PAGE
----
It seems silly to have to reiterate this, but legislators around the country seem to forget: students in public schools are indeed allowed to engage in student-led, voluntarily prayer and read the bible when not disruptive to class. Any legislation that seeks to “clarify” an individual’s right to do so is often unnecessary and creates more problems for religious liberty than it solves. Read more
The official Americans United blog on legislation and activities of lawmakers.
Yesterday afternoon the House passed H.R. 592, a bill allowing taxpayer money to go towards rebuilding of houses of worship by a vote of 354-72. Such funding would entangle religion and government by forcing taxpayers to fund religion with which they may not agree, violating the separation of church and state. Read more
Despite the fact that we don’t get to see Texas Governor Rick Perry in the limelight as much anymore, we are still feeling the negative effects of his attempts to chip away at the wall of separation of church and state. Most recently, he nominated Barbara Cargill as the Chair of the Texas State Board of Education. Read more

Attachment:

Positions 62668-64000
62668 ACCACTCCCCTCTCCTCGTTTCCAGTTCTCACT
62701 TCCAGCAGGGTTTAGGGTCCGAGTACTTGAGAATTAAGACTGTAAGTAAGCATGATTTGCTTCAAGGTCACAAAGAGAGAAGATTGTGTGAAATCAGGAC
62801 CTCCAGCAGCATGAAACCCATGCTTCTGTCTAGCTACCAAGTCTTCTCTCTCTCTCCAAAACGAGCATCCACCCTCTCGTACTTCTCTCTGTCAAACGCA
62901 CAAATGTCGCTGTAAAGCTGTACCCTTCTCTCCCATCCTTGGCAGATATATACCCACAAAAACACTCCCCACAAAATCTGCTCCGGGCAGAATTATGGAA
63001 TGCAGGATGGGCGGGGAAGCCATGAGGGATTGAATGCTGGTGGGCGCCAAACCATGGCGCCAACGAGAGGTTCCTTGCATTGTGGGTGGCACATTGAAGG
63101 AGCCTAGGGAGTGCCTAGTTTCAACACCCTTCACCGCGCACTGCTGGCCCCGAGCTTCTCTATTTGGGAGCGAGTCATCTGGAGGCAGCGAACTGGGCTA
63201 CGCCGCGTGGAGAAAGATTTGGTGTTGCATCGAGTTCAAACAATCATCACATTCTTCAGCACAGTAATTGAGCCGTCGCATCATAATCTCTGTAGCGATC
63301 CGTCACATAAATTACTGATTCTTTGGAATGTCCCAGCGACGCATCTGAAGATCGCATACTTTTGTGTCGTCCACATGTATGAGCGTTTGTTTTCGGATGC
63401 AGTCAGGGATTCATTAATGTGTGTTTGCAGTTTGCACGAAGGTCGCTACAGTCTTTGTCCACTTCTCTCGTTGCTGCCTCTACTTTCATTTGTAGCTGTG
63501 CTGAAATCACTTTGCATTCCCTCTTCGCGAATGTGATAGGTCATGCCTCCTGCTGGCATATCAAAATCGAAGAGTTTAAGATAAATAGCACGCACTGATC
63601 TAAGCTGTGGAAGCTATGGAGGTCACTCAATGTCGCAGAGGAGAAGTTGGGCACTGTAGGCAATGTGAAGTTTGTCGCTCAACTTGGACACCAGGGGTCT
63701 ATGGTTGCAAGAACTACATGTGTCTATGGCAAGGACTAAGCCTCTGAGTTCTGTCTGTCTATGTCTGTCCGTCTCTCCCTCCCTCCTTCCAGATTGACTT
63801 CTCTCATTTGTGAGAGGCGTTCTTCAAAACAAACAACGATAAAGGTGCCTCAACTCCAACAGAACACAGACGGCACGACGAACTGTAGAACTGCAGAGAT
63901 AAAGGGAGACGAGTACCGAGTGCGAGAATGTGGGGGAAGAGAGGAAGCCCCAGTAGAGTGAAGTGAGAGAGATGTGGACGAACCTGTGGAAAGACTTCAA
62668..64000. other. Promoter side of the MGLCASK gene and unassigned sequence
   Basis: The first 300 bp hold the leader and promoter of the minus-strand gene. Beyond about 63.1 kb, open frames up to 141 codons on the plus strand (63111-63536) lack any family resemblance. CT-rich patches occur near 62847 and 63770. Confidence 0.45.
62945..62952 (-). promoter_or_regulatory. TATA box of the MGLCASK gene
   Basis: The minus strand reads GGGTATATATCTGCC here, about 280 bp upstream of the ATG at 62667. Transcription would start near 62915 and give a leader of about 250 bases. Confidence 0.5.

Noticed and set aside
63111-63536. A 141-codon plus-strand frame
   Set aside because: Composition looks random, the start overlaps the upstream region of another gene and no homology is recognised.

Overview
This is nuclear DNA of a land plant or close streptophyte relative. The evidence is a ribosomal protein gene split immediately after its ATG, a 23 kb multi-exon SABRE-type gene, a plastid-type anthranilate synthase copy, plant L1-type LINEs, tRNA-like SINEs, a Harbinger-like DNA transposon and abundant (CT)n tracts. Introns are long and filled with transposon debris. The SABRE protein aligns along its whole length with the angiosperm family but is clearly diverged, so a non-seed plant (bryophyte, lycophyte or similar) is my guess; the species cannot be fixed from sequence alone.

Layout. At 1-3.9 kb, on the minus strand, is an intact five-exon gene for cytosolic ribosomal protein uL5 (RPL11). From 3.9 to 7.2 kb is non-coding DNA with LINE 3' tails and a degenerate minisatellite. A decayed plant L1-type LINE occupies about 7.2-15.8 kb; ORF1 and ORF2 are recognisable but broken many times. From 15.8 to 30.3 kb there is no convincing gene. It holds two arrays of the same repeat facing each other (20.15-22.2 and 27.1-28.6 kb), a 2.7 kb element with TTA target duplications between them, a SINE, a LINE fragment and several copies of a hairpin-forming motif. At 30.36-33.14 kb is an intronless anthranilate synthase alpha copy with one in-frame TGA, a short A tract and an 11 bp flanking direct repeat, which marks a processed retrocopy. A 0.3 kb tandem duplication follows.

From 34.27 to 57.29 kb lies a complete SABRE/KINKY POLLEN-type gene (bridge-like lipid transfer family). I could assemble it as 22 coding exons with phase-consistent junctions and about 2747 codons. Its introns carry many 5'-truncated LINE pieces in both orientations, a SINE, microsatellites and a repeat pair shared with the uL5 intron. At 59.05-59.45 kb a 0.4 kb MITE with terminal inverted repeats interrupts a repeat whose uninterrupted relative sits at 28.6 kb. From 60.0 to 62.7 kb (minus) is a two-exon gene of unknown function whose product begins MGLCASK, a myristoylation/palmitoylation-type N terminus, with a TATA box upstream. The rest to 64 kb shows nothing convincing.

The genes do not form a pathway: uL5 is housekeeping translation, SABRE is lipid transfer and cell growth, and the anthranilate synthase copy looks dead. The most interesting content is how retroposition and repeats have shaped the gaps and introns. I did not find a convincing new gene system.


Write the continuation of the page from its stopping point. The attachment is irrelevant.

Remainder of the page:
The name “School Choice Week” sounds inevitably positive: the more choices, the better, right? Why would anybody not support school choice? Unfortunately, in the case of school vouchers, this choice is often an illusion. Here’s why: Read more
Yesterday’s Wall Street Journal contained an opinion piece by Avi Schick, an attorney in private practice in New York. Schick demands taxpayer aid to pay for houses of worship damaged by Hurricane Sandy and implies that this is just a commonsense thing to do.
I was born and raised on the Jersey shore. My parents are still making repairs to their house, which sustained damage in Sandy’s wake. Believe me, I understand that this is serious business. Read more